Graham & Buffet, Ltd. v. www.vilcabamba.com, 2006 WL 851253, 2006 US Dist. LEXIS 20166, 80 U.S.P.Q.2d (BNA) 1218 (W.D. Wash. Mar. 30, 2006) (full-text).
Factual Background Edit
Plaintiff, a Texas-based business, owned the mark VILCABAMBA and filed an in rem action under the ACPA to obtain ownership of the domain name "vilcabamba.com." Plaintiff filed suit in Washington state according to the location of the domain name registrar. The owner of the domain name, James Lawson, resided in Texas and appeared in the case by filing an answer to the complaint.
Trial Court Proceedings Edit
After ordering the parties to brief the issue of whether plaintiff had met the requirements for in rem jurisdiction, the court held that in rem jurisdiction was inappropriate because the ACPA expressly limited its use to when a plaintiff cannot obtain personal jurisdiction over a party or when a plaintiff cannot, after due diligence, find the appropriate defendant. Here, plaintiff "found" Lawson and plaintiff could not show its inability to obtain personal jurisdiction over Lawson in any jurisdiction in the United States. For example, plaintiff could obtain personal jurisdiction in Texas where Lawson resided.
The court found it unnecessary to rule on whether Lawson submitted to personal jurisdiction by filing an answer to plaintiff's complaint or by appearing in court; it held only that plaintiff could have gained personal jurisdiction over Lawson somewhere in the United States. Plaintiff argued that the need for in rem jurisdiction need not continue throughout the litigation, citing Porsche Cars North American, Inc. v. Porsche.net, where the court sought to prevent an interested party from "yanking [a case] across the country a few days before trial." The court agreed but distinguished Porsche.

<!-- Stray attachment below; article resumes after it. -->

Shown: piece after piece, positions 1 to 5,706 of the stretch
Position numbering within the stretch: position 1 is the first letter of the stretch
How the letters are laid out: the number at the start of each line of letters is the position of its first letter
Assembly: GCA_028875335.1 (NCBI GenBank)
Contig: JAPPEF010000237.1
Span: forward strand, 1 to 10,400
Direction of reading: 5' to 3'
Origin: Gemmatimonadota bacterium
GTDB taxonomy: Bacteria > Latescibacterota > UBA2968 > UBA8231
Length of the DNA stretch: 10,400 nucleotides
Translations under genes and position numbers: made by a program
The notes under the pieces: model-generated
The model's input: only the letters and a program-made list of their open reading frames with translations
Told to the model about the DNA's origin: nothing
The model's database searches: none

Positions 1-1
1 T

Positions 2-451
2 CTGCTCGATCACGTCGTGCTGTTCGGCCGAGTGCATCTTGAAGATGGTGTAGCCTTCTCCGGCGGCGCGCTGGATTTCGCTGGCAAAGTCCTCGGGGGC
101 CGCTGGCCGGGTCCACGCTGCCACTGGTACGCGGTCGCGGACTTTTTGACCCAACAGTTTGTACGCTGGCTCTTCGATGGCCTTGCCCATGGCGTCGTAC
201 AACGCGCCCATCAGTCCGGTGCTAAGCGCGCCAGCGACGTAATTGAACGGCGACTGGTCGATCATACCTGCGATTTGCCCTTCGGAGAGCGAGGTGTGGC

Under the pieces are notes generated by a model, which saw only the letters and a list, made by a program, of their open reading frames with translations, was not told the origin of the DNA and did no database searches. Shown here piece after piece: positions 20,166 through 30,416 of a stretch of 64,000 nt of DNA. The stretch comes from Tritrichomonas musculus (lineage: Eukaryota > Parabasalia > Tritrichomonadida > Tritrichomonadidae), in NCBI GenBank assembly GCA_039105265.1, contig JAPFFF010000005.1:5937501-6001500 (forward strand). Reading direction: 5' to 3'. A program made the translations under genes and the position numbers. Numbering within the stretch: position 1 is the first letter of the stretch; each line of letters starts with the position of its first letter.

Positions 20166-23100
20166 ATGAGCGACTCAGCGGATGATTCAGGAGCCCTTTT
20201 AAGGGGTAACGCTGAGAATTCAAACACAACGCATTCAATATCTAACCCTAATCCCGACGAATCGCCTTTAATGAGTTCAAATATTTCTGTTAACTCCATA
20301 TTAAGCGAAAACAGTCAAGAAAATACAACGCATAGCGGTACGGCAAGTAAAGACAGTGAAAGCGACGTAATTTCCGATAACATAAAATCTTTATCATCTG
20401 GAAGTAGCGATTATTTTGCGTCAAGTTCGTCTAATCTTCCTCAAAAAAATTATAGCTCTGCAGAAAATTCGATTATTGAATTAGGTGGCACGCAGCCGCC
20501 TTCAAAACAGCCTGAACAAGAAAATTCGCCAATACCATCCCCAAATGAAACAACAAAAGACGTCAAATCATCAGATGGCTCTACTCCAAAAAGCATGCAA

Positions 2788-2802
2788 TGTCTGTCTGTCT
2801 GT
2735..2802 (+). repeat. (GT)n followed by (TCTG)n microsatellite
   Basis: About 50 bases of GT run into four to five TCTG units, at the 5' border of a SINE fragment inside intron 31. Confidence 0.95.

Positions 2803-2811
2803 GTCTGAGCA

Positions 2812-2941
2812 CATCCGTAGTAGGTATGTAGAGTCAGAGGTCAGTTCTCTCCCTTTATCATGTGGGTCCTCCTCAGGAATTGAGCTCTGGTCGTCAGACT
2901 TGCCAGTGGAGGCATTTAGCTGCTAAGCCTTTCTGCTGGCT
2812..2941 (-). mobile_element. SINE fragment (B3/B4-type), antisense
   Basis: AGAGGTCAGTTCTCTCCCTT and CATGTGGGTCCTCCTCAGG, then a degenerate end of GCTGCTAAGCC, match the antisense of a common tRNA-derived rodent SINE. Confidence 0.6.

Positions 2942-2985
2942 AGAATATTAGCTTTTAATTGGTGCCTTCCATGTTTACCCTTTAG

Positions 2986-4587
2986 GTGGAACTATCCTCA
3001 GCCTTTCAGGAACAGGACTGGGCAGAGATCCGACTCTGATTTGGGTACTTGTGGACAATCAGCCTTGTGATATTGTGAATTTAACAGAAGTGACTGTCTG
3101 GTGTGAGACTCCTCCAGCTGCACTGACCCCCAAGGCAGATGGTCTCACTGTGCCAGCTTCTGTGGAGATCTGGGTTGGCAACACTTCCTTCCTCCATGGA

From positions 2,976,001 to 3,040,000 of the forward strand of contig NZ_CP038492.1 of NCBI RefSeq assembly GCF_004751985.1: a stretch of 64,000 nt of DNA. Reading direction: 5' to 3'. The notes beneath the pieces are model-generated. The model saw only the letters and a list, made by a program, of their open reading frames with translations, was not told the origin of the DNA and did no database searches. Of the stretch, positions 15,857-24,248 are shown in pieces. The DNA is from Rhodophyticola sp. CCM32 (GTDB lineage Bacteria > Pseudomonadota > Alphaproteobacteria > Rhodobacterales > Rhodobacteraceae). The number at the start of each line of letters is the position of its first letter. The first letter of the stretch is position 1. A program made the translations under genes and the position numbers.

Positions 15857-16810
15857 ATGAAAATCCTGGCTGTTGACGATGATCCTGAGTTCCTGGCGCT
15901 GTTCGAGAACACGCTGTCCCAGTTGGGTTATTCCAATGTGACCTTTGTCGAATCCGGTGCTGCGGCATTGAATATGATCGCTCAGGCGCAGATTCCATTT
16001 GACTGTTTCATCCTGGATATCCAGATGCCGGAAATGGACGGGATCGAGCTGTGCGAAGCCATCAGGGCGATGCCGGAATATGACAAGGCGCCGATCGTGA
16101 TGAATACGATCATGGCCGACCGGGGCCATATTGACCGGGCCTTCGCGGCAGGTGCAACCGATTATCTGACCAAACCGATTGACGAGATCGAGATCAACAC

First, while the defendant in Porsche had no contacts with the United States, Lawson lived and worked in Texas. Second, the Porsche defendant only submitted to personal jurisdiction three days before trial, whereas this case is in its early stages. Third, no evidence suggested that the owner intended to consent to personal jurisdiction as a tactic to defeat jurisdiction as did the domain name owner in Porsche. Lastly, the court in Porsche chose not to upset its prior decision upholding in rem jurisdiction whereas the court here was determining the issue for the first time.
The court thus dismissed plaintiff's in rem cause of action and granted plaintiff leave to amend its complaint to assert personal jurisdiction over defendant. Finally, the court granted plaintiff's motion for a transfer of venue to the Western District of Texas, because that venue was more convenient to both parties.
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